MOSCOW — On a curved dirt track beside a forest outside Moscow, a large dog of no particular breed shambles along. Somewhere sounds a birdlike cry. Several more dogs bounce up, weaving and cavorting. Then another wave of dogs appears, and another, until the track undulates with red, brown, black, spotted, short-haired and shaggy dogs, their tails flapping like cheerful flags, their tongues lolling.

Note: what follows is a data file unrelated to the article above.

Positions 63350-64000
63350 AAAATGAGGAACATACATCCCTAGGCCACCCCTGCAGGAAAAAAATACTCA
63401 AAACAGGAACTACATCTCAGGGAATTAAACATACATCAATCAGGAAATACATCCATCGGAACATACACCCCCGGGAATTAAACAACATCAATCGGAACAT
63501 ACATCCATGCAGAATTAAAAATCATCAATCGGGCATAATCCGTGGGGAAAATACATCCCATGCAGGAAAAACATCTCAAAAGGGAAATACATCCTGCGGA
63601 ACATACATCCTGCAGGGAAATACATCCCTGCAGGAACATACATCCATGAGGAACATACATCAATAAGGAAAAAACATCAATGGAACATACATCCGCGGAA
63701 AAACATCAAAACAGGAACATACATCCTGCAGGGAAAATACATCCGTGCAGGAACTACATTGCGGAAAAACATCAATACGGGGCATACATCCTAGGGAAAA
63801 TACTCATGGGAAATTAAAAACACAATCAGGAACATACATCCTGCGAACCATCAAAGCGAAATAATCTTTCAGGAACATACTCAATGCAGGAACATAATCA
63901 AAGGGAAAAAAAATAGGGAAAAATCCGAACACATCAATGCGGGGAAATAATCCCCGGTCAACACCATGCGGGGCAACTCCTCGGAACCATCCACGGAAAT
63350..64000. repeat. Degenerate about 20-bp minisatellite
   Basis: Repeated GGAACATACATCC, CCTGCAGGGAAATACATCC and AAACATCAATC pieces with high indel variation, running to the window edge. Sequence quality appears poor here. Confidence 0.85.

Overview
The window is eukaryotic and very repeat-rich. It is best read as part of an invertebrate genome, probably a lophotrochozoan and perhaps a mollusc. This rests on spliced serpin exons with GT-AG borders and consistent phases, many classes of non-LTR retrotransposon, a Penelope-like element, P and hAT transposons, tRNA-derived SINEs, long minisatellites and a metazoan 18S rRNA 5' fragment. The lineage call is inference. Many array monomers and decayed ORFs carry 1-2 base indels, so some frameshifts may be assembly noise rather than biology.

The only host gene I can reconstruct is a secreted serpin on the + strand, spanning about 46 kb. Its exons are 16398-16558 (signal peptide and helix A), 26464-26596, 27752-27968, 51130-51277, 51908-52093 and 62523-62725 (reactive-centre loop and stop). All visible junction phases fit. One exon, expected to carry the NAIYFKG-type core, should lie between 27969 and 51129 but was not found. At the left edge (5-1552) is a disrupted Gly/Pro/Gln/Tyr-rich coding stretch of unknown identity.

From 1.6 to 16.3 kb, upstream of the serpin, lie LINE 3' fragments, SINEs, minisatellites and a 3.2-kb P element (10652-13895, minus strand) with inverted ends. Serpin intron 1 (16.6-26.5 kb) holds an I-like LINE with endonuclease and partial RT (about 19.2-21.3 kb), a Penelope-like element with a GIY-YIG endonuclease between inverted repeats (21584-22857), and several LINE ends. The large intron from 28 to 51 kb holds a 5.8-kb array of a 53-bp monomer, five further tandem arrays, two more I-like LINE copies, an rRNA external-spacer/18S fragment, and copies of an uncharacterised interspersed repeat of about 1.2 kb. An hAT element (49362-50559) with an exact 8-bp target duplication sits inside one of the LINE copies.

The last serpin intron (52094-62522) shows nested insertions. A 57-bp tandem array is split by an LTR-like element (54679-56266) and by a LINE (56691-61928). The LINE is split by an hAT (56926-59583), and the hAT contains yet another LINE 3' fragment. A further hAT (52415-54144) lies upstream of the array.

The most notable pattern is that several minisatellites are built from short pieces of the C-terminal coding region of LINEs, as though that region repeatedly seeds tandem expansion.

A young woman whose eyes seem snipped from the blue summer sky emits the cry again, calling her dogs. Fifteen of them crush happily around Anastasia Pomorina, saintly dog rescuer or crazy dog woman, depending on your point of view. A blind dog, Zaya, walks and spins. Dzhoker, with one blue eye and one brown, gazes curiously. Dizel, tall and skinny, who once lived in a box, affectionately leans his weight on a stranger’s legs.

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